The Times from Shreveport, Louisiana on August 14, 1904 · Page 16
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The Times from Shreveport, Louisiana · Page 16

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Sunday, August 14, 1904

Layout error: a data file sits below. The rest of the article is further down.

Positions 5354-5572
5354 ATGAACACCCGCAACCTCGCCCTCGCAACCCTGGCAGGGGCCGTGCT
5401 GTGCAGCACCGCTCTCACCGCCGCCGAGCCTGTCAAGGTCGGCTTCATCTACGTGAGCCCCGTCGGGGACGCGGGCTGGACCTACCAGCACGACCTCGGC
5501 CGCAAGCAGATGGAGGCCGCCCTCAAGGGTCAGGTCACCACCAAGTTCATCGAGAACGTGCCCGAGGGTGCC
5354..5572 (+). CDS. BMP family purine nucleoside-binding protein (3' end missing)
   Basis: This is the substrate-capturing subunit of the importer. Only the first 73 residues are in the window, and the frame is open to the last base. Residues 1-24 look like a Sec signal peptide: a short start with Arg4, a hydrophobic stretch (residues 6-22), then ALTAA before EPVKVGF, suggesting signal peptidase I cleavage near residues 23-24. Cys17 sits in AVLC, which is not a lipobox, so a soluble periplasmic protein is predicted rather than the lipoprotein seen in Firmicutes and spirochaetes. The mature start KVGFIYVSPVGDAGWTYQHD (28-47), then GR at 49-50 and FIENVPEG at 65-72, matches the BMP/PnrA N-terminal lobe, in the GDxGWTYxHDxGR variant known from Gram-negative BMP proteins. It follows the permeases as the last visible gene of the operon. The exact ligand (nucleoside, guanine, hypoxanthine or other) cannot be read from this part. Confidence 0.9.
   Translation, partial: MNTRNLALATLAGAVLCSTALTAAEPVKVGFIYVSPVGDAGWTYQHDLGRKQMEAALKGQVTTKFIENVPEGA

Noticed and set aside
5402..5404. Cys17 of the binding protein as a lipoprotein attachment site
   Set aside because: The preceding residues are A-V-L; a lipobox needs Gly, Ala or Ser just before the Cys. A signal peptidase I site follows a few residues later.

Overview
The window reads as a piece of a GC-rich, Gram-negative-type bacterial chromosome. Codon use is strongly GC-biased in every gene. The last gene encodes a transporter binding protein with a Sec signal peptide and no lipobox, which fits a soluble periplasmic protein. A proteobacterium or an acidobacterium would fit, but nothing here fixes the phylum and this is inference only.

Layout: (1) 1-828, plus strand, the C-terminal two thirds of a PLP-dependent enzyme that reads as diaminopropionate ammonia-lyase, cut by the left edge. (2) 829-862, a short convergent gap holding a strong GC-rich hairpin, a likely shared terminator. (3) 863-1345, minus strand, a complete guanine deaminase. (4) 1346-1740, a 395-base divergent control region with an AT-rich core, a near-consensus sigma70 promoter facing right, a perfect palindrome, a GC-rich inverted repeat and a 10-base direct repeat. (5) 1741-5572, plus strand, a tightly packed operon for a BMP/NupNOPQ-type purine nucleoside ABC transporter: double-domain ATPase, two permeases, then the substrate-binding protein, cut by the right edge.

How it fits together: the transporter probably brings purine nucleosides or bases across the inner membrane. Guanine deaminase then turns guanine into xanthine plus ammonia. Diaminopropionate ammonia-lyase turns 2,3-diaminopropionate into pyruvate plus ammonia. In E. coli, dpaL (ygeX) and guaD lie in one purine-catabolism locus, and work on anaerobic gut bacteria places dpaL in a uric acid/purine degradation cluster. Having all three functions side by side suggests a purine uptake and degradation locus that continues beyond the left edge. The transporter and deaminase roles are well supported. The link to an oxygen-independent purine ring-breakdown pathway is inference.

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16 THE BHUEVCTOST TXK23, EintEVEPORT, LA., SUNDAY; AUGUST 14, 1004v IF YOU WANT PURE COODS, HONEST MEASURE, HON-EST PROOF. Al fix k h.nl..i. , iiiu rv lA.mt ul KtiiiA yom ordws 10 juatln c.riA. V7 ni.ii Texas street. tln. cf und Liquor 'ealfl 1 can nit v you H to ;.o wi eni l bli ing flOln lllA, 'I'lll-lf IS III! HI thing Hm fnianip til ho an Vm must buy y 1 1 1 r goon where you knon y it ret v rente' wonh of value fo eveiHjdollar you spend. i i.s.iiiiii! niniiwiiiR .fulling praniii .t unf low prices; Jtfallwood Wilskey, per ga !on, In Jugs $2,1, Jlavreld Whiskey, per gallonn- Jugs 2.5 Old Crow Whiskey, jut gallon. In Jug I.W Cream of Nelson Whiskey, per gallon. In Jugs 4 i Alcohol, per gallon, In Jugs I Of Four quart bottles Whiskey .tf All orders accompanied with the cast will receive promj.t ana careful atleu Hon. Yours - JUSTIN GRAS. GBOCr.R AND LIQUOR DEALER. 727 ana 73 Taxas Street. TO BEAUTIFY YOUE COMPLEX ION IN 10 DAYS, USE . .Satin o la THE UNEQUALLED BHAUTIFIERi TEETH EXTflAC'i KD WITHOUT I'AIN. All other ilcn tl work performed In an equally satisfactory manner. Ak any one who has been here. Philadelphia Dental Rooms 2-ft Texas St reef. DR V. IHV1.N MILLER. Prop., Jliroveport, La Over kegent shoe ilor Petrified Men 1 Abounded ""if i .-3 if Ji f . . '" J'.ijlCnw'ni.Ni. Speed and Durability J MAKE THE Remington Typewriter Reliable Tpycwriter Supplies Kalmbach & Burckett I 108 Milam St., Shreveport, . X 4. 4-H WWW 4 d I 44 A FEW applications will remove tan or sallownpss and restore the ncauiy of youi h. SATIN OLA is a new discovery, guar anteed, and money refunded if It falls to remove Freckles, Phnplcs, Elver Spots, Blackheads, Tan, Discoloration uid Disfiguring Kruptlona. Ordinary cast's in pi days, me worst in - uayn. After theso defects are removed the skin will he soft, clear, healthy ami lieautiful. Price 50 cents at drug stores or hy mail. Miiousanas or lames icau- fv to the merits of Satlnola. Mrs. Etta Brown writes:-St. Louis, Mo., Juno 30, 1304. "I have been using your Satlnola, Egyptian (.ream, wrap ind Nadine Face Powder ami like tnem all very much. This is the first summer sim e childhood that I have heen without freckles. I am 34 years old and have a better complexion now than when a girl." National Toilet Co. PARIS, TEN N. Sold in Slireveport by all leading druRRists. C. S. Beard Merchandise Broker And Fire Insurance 214 Milam St. Telephone 1429 Rpfnre nlnclntr vonr orders for Tin Work, Hoofing or Guttering of any description Galvanized Iron Ci3terns made to order on short notice. No trouble to furnish estimates on work. Out of town business solicited. ADAMS St. SON 514 Marshall Street. .Both Phones, 895. rum mnt v ,- J ALLPAlfl. RHEUMATISM. NKURALGIA, SPRAINS and BRUISES, 25 and f0c. Sold everywhere. The follcwlnK from one of JnuiaUlw's leadltiR merchants, shows the great ef. cacy of this liniment: "1 have been suffering for months wi'.V! severe pain In my back, called lumbago, bv the doctors. One application of Dr. Brown's Magic Liniment entirely relieved me. 1 hope this wonderful, remedy will be put in reach of all who Buffer with pain. "JAMES M. HUGHES, "Belcher. La." . TULANE UNIVERSITY, New Orleans. Full courses in Language, Sciences, Engineering. Law, Medicine, Pharmacy, Art. Splendid department ior women in Xewcomb College. Tulane makes leaders in all vocations. Unexcelled op-i.ri unities for instruction in Engineer- Ung and for the study of Sugar Chem istry. Many scholarships In the academic department. Expenses low, fine dormitories. Opportunities afforded academic students for self-help. Next session begins October 1st. Send for Catalogue and lllustra ted Circular. Address. Secretary, of University, Gibson In the back room of an undertaker's Ihtp in thin cliy lies the nude Umire of a man. It has lain there for near. ly a year without emiiaiimnt,'. sa ime cktlma It and the undertaker does not know whether he outfit to bury It or break It up for paving atone, bc yuwe he doesn't know whether it is the pel-rifled body wf a human being r a ca. ment fraud. Its ostensible present owners my It Is a fraud. Its discoverer claims he does not know whether It la or not, and thereby hangs a tale that has puzzled two grand Juries of llun-connbe county. The body is perfectly funned to the most minute Uetail of human unatomy. The lead and features are thioae of a young man aibotit 30 years old, and would indicate a Jllsli order of Intelligence in a living person. In the left breast just over the heart la a final! round hole penetrating deep Into the body, mutely telling the story of a tragic death. It Is as If nature, outraged by a great crime, had mad eternal evidence against its perpetrator. As one gaaes at the storey face it seems possible to trace lines of the death agony in the .immobile countenance, and the lips seem to move i-cuslngly as if hearkening down through the centuries they would yet proclaim the murderer and bring hun to. justice. Two grand juries of this county havj puzzled over the problems growing out of this strange figure. The first found a bill of indictment In the case two weeks ago, but It was quashed on a technicality. The second 'had the sum.? evidence before H and returned "not true bill," thus for the time leing all criminal proceedings In regard to the figure are ended. No attempts was made to disiover the murderer, if there be one, or if there ever was one. The only question Investigated was whether or no.t A. W. Siddon. a wealthy farmer of Transylvania county, was guilty of false pretenses In selling the figure to t'ty .Pristine Petrified Phenomenon company as a petrified man. He claims he dug it up on nis plantation, am u u is ,1 fraud he knows nothing about it. The company which bought it of him claims that it is a fraud and that Hld-don has rnilty knowledge. The whole thing Is iich a i Idiculious piece of business that it is almost inconceivably it could have occurred in this age and In an -enlihtened community. The company's story is about as follows: ' About a year ago Siddon brought the bodv frwm Transylvania.- county and exhibited H In a tent" on the public square. He claimed that some negroes while ditching on his fanm, ihad unearthed it. He had one of th negioes with him to vouch for the story, ami had certificates from alleged scientifi" men pronouncing It to be a genuine human form petrified. Crowds flocked to see It and heard the supposed history of the life of the deceased recounted by a professional tout. The. tout todd of a young colonist who came .rlih ("Vrclet'hnrne and was Ptiartt- ored of a beautiful Indian maiden. Hi tried to coax her to leave her mountain home nd put on crinoline skirts. THe maiden protested against such cumbersome clothes, but offered to change her toilet to suit him. So she 'wanned off the blue paint and put on some yellow. Still 'her admirer insisted that she Bhwild go back with him to civilization, but her stern parent, who was chief of his tribe, would nfrt have it so, and finally, after swearing at the colonist in a strange tongue and seeing that it had no effect, shot him through the heart. The maiden pined away and died, and died' just like white folks under like circumstances, anA they buried her up a big poplar, over the white man's grave. Her beads and trinkets were found up the tree and were exhibited with the body Of her lover. Such was the k;u1 history told by the tout, .and it alwayn had a tiling effect. Women furtively wiped tears from their eyes and strong men swallowed down their emotions as they heard this melancholy story told in a subdued, thrilling voice, and went away declaring they had cot their 10 cents' worth, and determined to be cremated after death to avoid the chance of so horrible a fate. For a while the petrified phenomenon was a wonder, but soon the women stopped bringing white lilies to lay on the breast of the deceased and the men spent their 10 cents for corn liquor as, usual. The near presence of the petrified man seemed to drive men to WRAPPED IN SICKS t Xrerr on ot 'Waiter's Btd Hot 'Chicken TmW is wrapped to nloe, clean, sUr 1 Hbm4 shacks, from oat ow grist mlU. Unaurnwiaed br any la quality or flavor, aua go oonomlcaL Hy lit hr Hrj 1. lnt Mm tt. tsly Ik hi IttfeHs. hilly Slie Cut. ly 11 i-lt tie br l ib, Hotel Slitfjtfc Ak Tow Oroosr. drink, and it Is rotated that while the jihenomenon reposed In ninny silence on the square the jieople of Kuucnmbo tried to blur the vision of eternity in the best known 'way.. When the receipts fell off Siddon prepared' to seek new territory, To do this he wanted money and he conllded to one or two persons his Inability to properly finance the exhibit and tried to get thin to take an Interest tltnan-dally) in the phenomenon. Fallliu In this, he offered to sell outright to any one who would Dromisn that thi.r should be no desecration of the dead. After coining rtown in his price from $7,000 to $3,'i00, he found a purchas-r In the Pristine Petrilled Phenomenon company, which had been specially in-enrporated to exhibit the phenomenon. The new owners withdrew the figure from exhibition pending: their preparations for a starring tour through the south. The red clay of Transylvania county was scraped from between the toes, the bullet hole was shaved out and bored deeper so that one lould tickle his "inwards" with a straw, the linger prints of the curious were washed off and the whole phenomenon was thoroughly renovated. The company's stock sold above par,nnd the stockholders gave themselves a banquet the night before the beginning of the tour, at which many nice tliing.4 were aid of the phenomenon and his prospects. The opening exhibition was to be in New Orleans during the Confederate Veteran's reunion last summer. W ben the advance agent reached that cily he thought at first that some one had taken his Job. for the whole city was placarded with posts' advertising an exhibition of a ftctrlflci man. Further inquiry showed that there were five different exhibitors in ,s many different parts of the city. None had exhibited, however, and he set about finding a way out of the 'matter in earnest. He. sought the representatives of the other petrified man and found them. They were all as much in earnest as he was. He pointed out the folly of trying to exhibit six different petrified men at the same time In different places, and showed them plainly that it would lead to such ruinous competition that even the petrified men would starve on the gate receipts, while, by combining the whole six in one petrified family the price of admission could be raised. He contended tht the public would rather pay a quarter to ee a whole quarry of petrified men than a nickel to see a single stone. He was a wise advance agent and knew human nature, having previously been the manager of a health resort hotel in this section. So It was agreed and the six managers set about devising new posters, planning relationships between the .phenomena and concocting a n.;w familv history, in which it was agreed that the whole six bad. come to their l.ast ufihappy state through over indulgences In moonshine whisky, vhich embalmed the 'bodies until petrification set In. This was to gt pulpit notices In order to fix the relationship betwee., the exhibits and to oc- able to classify them one as father and the others as sons or uncles it was necessary to nroduce photographs of all of the de seendants. This ended the scheme, for the photographs were all alike and anight easily ihave been taken all from the same body. Human credulity might have stood for a petrified family of six, but it Wis preposterous to think of trying to palm oif si petrified bodies sc" much alike and call them brother and any other relationship was out of the question. Incidentally the manager of the Pristine Petrified Phenomenon company learned from the others that tneir bodies had been obtained of a firm In Missouri at a much chVaper price than his company had paid) Without waiting longer he wired the company here as follows- "To not ship phenomenon. The family seems to live around these parts. Have met several." When he returned and, told his story about tho other cement "petrltlojt Mien" ha had met, the PrtHlliie Company turned Its man over to an undertaker, repudiated the transaction as a fraud and set about finding evidence, against .Siddon. And t'liU Is what it1 claims to have found; , ! About six years ago a man limned Nauuey blew Into the Vicinity of Spar-tiinsbui g, S, C., and bought a worthies tract of laud for u lucre song, ile put half a dozen negroes to digging among I the rocks and claimed to be prospecting, hut nobody ever knew for what. Finally, ono day the negroes unearthed h peti'lllc man and tha prosjieotln eased. Nanney became a showman and during the next few years coined money nil through South Carolina ex-1 hlbltlng l.ls "llnd." Then, when curiosity bad subsided he withdrew his' "exhibit" from the ro'td and nothing I more was ever hoard of tho pctrilb'd man In that state. This part of the evidence is supplied by an old Confederate drummer who used to draw a crowd and also by a photographer named Van Ness, who took a picture of the petrilled man when It was exhibited In Charlotte. Nanney and one John Long drove from Spartansburg .n the fall of 1!)02 and carried a heavy box, which was unloaded near Slddon's farm. 'J'hli fa.'t cornea from John Img himself, who told of the long Journey made by night, mostly when he was drunk. Menntlme Nanney died. In the spring of 1H03 Siddon decided to "h ive some ditching done In a place where a ditch had never been before. After several days' digging his hands unearthed a petrified man, and this, the Pristine company claims, was the second resurrection planned by Nanney .and Siddon In proof of this further they claim that the ditch he Jwid cut In order lo get his man runs up the side of a hill, and that It could never have been Intended for water to flow in. This second resurrection was widely heralded by Siddon, and thus when h brought his iietrlfled man to Asheville a year ago Its fame had preceded it. and thus It came Into 1he oiesloii of the Pristine Petrified Phenomenon company for $.1,500 cash. Siddon has the $3,500. John Long hfls disappeared, und the grand Jury hs refused to find a bill for false pretenses against the resurrection of the lctri-flod man. Asheville (N. C.) Correspondent of Ilaltlinore Herald. Goodwin We have a new minister at our church. 'Icxtly-So? How do you like him? Goodwin Don't know yet; my wife haB not rat his wife. Chicago News. First Panama Mosquito I nevei saw you looking so plump and prosperous. What are you feeding on now? Second Panama Mosqulta 'Sh! Don't give It away. I've found a bunch of fat American contractors. Chicago Tribune. A BARON AS TRAI1P Head of One of (He Oldest Families irt Germany Trie; His Hand as W&.it-r, Elevator Boy and Omnibus Conductor, and Finally Bejgar. mm? The Beverage of Health Pure beer Schlitz beer is the best drink in the world for you. The malt is a food; the hops a tonic. The alcohol only 3' per cent is an aid to digestion; a healthful stimulant The most healthy nations in the world the most hardy, most energetic drink-the most of it. But the beer must be pure. Impurity means harmful germs. That is why we brew Schlitz in absolute cleanliness why we filter even the air that touches it and sterilize every bottle. And the beer must be aged. Green beer causes biliousness. That's why we age Schlitz for months before we market it. Schlitz beer is absolutely pure; it can't harm you. the Brewery Bottling. Ask for Boh Phone 178, Kaufman Mver, 104-100 Texas St., Shreveport, La. The Beer That Made Milwaukee Famous. (Copyright, 1904, by Curtis Brown.) . ERLIN, July 10. Baron Benlgsen has just been released from prison, after serving a term of six weeks' Imprisonment for using a false name. The Benniesen fam ily Is one of the oldest In the nobility of Germany, and this baron Is the present head of the family. In the eighteenth century they were at the lenith of their wealth and prosperity, and kept house in mare than royal style. The present baron's grandfather was an incurable spendthrift, and the reckless way In which he squandered his princely Income ' involved the family property In serious difficulties. Baron, liennigsen, the grandfather, in course of time got through his money and had to cover his debts. His misfortunes broke his spirit and ruined his health and he died in destitution, leaving his children without a penny wherewith to face the world. His son adopted various humble occupations and ended up by sinking Into absolute pauperism. Unaccustomed to hardship and privation, disease overtook him at an early age, and he and his wife, whom he had married before misfortune overtook the family, were compelled to seek refuge in a. pool-house. The baron died there at the ige of 30. and his son. the present baron, was bom in he poorhouse shortly after his father's death. His mother died within a week, and Baron Bennigsen was thuR left an orphan. He was brought up in the poorhouse in company with other Juvenile paupers. Questioned after his release from prison a few days ago, Baron Bennigsen, who is now 45 years of age, gave the following account of his life: A PAUPER' 3 BOYHOOD. "My first recollection Is that I was the smallest Inmate of the poorhons In which I was born. The old pauper women In the Institution looked 'after me, and 1 had not a bad time. Every, one In the place knew that I was a baron, for my birth certificate and my family papers were In the custody of the officials there, and no doubt whatever existed regarding my claim to rank and title. At n early age I can remember being sent to the little pauper school attached to the Institution, where I, In company with other born destitutes, received the beginning of an education. Later I had to go to the public state school In the village and here my troubles began. I had to went a little suit of uniform Indicating that I was a pauper, ind I still hve a' keen recollection of the scorn with which the elder children looked down on ne. They bestowed on me such names "as 'Pauper brat,' 'Pauper foundling,' Vh&rity boy,' and so on. I remember how keenly I felt the humiliation and how bitterly a resented the hard fate which had made me Inferior to the children of agricultural peasants and laborers. I can recall, too, how the finger of scorn was pointed at my little pauper uniform which proclaimed so plainly that I was not as other children. I had no share In the games and amusements of my comrades In the school. The moment school hours were over I was conmelled to return to the p'wirhouse. and I used to hear with envy how the others talked together of excursions Into the woods and fields and all sort of boyish amusements enjoyed In common. When the teichers arranged outings for the whole school, I whs the only oive who did not go. You have no Id.a how these humiliations In child-hod embittered my spirit and made lie hate the whole world almost be-foie i bad hefutn life." , SHOEMAKERS APPRENTICE. "At the age of 14, the officii! In charge of the poorhouse summoned Eating Ulcers - JJCSBI Nothing is a source of to much trouble as an old sore or ulcer, par ticularly when located upon the lower extremities where the circulation is weak and sluggish. A gangrenous eating ulcer upon the leg it a frightful tight, and at the poison burrowt deeper and deeper into tho tissues beneath and the sore continues to spread, one can almost see tho flesh meltMig away and feel the strength going out with the sick ening discharges. Great running sores und deep offensive ulcers often develop from a simple boil, swollen gland,. bruitte or pimple, and are a threatening danger always, because while all such sores are not can cerous, a great many are, and this should make you suspicious of all chronic, slow-healing ulcers and sores, particularly if cancer runs in your family, Face sores are common and cause the greater annoy. ance because they are so persistent and unsightly and detract so much from and severely injured both of my shins. Xy blood Wheellnv, W, 7a., May 89, 1003. Borne years affo while at work, Z fell over a truck one't personal appearance. Middle aged and old peo- booame poisoned ae a reeult, and the dootor told me l would nave runninr aorea ror lire, and that If they closed up the result would be fatnl. Dn pie and those whose biood SSfe'S5SlK5 .VfirVlTLVaKS: 18 Contaminated and taint- were prompt and a-raUfyln. It took only a short ed with th crerm and noi- while for the mediolne to euro up the eoree, and I ea witn ine germs anu poi- mm aot aesot aa the dootor intimated I would be, son of malaria or some pre- neither hat Ve sores ever broken out again, ami vious sickness, are the chief :cbVdao,oour.ld; UP"1 in-I -sufferer- from chronic sores Car, BohmulbMB J&fZ' UIV". and ulcers. VV hue the , biood remains in an unhealthy polluted condition, and the sore will continue to grow and spread in spite of washes and salves, for the sore is the outward sign of some constitutional disorder, a bad condition of the blood and system, which local remedies cannot cure, A blood purifier and tonic is what you need something to cleanse the blood, quicken the circulation and invigorate the constitution, and S. S. S. is just such a remedy. It counteracts and removes ' from the blood all the impurities and poisons, and gradually builds up the entire system; and when the blood has been purified the healingprocess begins and the ulcer or sore is soon entirely gone. ,S. S. S. Contains no mineral or frisonous drugs, of any description, but is guaranteed putely vegetable, a blood purifier and tonic combined and a safe and permanent cure for chronic sores and ulcers. If you have a slow-hcal-ing sore of any kind, external or internal, write us about it, and our fihysicians will advise you without charge. Hook on "The Blood and ts Diseases " free. JUX SWIFT tPECIFIC CO; ATLANTA, CAs MANSFIELD FEMALE COLLEGE. MANSFIELD, LA. Fifty-first term begins September 7, 1904. Charlei M. Steiff's pianos. Just from the factory, will be used e clusively In the College. We have Just closed a very successful having enrolled a larger number than was ever enrolled In the Colt". Our faculty is complete. Health record fine. Everything to make the College a pleasant home for you g ladles. Send for Catalogue. T. 8. SLIG1I, Proaidant i L , I .JL-i l-ll -I L -J-1.ILJ - "In course of shoes are made, hobnailed boots workers. After me to him to discuss my future. He told me that although 1 was a baron, I had neither money nor property nor the prospect of ever getting either and that In these circumstances I should have to work to earn my living. He asked me If I had a taste for any particular kind of work, but my recollection is that I had a distinct dislike of every kind. However, I had to learn something In the way of a trade, and a year later I was apprenticed to the village shoemaker, who received a premium from the loestl authorities for undertaking my technical education. Although he received the same amount to teach me his trade as he would have received for any other apprentice, he despised me aa a pauper and made me feel that he regarded me as belonging to a class of society immeasurably In ferior to himself. ''I sat In his little workshop from early mornings till late at night hammering nails into shoes and dreaming of a far-off time when I would regain the family wealth and be able to live in the style befitting a baron. At this period I cherished the personal ambition of educating myself in such a way that when I resumed my proper position In the world as a nobleman I should be mentally equipped to fill the high position. With this end In view', I was very industrious In attending a night school and In reading all sorts of books which I could lay my hands on. time I learned how and I manufactured for the rustic Held being an apprentice fol four years I attained my freedom, as the phrase goes, at the age of 19. and the poorhouse which had hitherto supervising my upbringing and education now turned me adrift in the world to seek my own fortune. Summoning me to his august presence, the chief official of the poorhouse handed me the sum of $25, ani a certificate testifying that I was discharged from the Institution with a good character. He also gave me a bundle of my family papers and explained to me bow and where I cbuld obtain other authentic copies if I needed them. RESTAURANT WAITER. "The shoemaker to whom I had been apprenticed had no need of men when the time came to pay a wage, and Ve discharged me to make room for another apprentice. I left the village of my birth, which I hated with all my heart, and. feeling rich In the possession of $25, Hiade my way to Berlin. Here I sought occupation 'as a shoemaker but found none. When my small fund of money became exhausted, I was forced to find work of some kind, and finally, taking advantage of a. casual glance offered to me, I became a waiter In a third-class restaurant In a very unfashionable quarter of the city. "I had no wages here, but was forced to live on the tips given to me by the humble patrons of the establishment. These were few and far between, and when a tip amounted to 1 cent I looked upon the donor as a remarkably prosperous personage. As a rule the tip given was a pfennig equal to one-quarter of a cent. My earnings amounted to an average of about a dollar a week, and if my employer had not given me food and lodging I could not have lived. From this posl 1 advanced to a similar one In a second-class restaurant, and from here I rose to fill the same position In a first-tlass restaurant frequented by the most fashionable set of society. "After a time the proprietor of the restaurant, to whom I had shown my papers, revealed to some of the regular guests of his establishment the secret of my rank and birth. From this moment life In the restaurant became unbearable. The guests used to call me "Herr Baron" and some of them who were rich parvenus took a peculiar delight In bullying me. The other waiters made fun of me and soon I quitted the place in despair. The time when 1 was a waiter was the greatest height of prosperity which 1 ever attained. Somehow or other my title was always a burden to me. When all the money which I hid saved as a waiter was-exhausted, I had to save myself from starvation by taking a wv. as elevator boy in big hotel. Here t hid to wear a uniform and to snoot up and down the shaft of the elevator Beveral hundred times a day. FOR SALE. Barred Plymouth Rocks (SnO to select from). Jersey Milk Cows and a few Berkshires. For description and prices address S. Q. HOLLI.NGSWOnTH. Shreveport, La. For Sale or Exchange, l.C-a acres of land in Sco.t county, Tennessee, covered with Immense growth of oak, poplar, ash, lym, hickory, chostnut and walnut, in virgin state. Underlaid with a continuous vein of very best bituminous coal, adjoining the famous Sunny Brook oil fields, of Wayne county, Ky., no Incumbrance. Address Wm. Hamilton Co., Shreveport, La. The work did not suit me at all. and I welcomed the change which made me chief porter in the same hotel. "After a time I loet this position owing to my lack of senility towards the guests, and after notp?r long period of unemployment, I was reduced to earning my living as an omnibus conductor. From early morning until late at night 1 stood on the step of the clumsy vehicle as it wended Its tedious way through the main streets of Berlin, helping people to get in and out, and taking their 1 and 2-cent fares." REACHED HIS IDEAL AT LAW. "In the "Intervals of unemployment which had followed on the vacation of my previous posts, I had enjoyed life as a gentleman. Both as a waiter and as a hotel porter I had accumulated considerable sumn of money which enabled me to live for a time in the style befitting a baron. I lived at fashionable hotels and traveled In the most luxurious ears to the most expensive watering places, I Hte sumptuous dinners and gave princely tips to the menials who waited on me. Altogether 1 lived like an aristocrat, and so you can Imagine that It waa very dlfffcult lor me to stand on the step of a shabby omnibus and collect lt;ent fares. Moreover. It offered me no opportunities of saving enough money to enjoy another period of life of luxury nnd so. disconunted with my loss. I abandoned the occupation. From this period luck seemed to hive turned against me more than ever. 1 suffered the depths of destitution and turned my hands to all sorts of occupations. I went to Hamburg and worked at the docks as a laborer, and In the summer I went down into the country district and worked as a harvester. The labor required tr me was exhausting and the kind cf occupation did not suit mo-at all. ' RelK-lling against my fate, resolved that I would do no more work and compel society to -maintain me. I Itcgan Hi Iravt! obout the country, begging ftp rug h money to provide for my maintenance. This mode of life has Hi disadv antage s, but on the w hole I find It frcftvabic lo doing work un-sulted t my ii icratlc hands. L live o life of insure Mi( my Journeys on foot lead .ne through some of the n.cst. be'.i;i'ul districts In Germany. I do not live In luxury, but I receive sufilcient tj rnr-ble ne to eat and drink and e'ecp in comfort. "Sj-mdin es my m de of life brings me info conflict w tb the police, but I have learned m rn up with these Inco.-m meiioes 'oli hn'.iffercnce and equanimity. I have become a philosopher, end In this frame of mind I cm assure you tia 1 dc-T-e corOii, enjoyment out cf life as a tr.-Mrtp. ,t affordj me a tci tain - satisfaction, lo know tint I am not doing any more work than I f houM have "done If ! had occupied my i -of r position in sex te- v ei bar vi. It pleads me to think that after fate an I a halt! world have treaLcJ me so badl 1 have found a .mNins of living at ihe xpvns of so-ciMy In generSl. Ht Viinr. these views I do not suppose that I shall ever be anything else but a tnamp." The police records reveal that Baron Bennigsen has necn imprisoned sixty-two limes for :niirlkancy, and wandering without visible means of sub- -slstence. GEORGE WEISS. s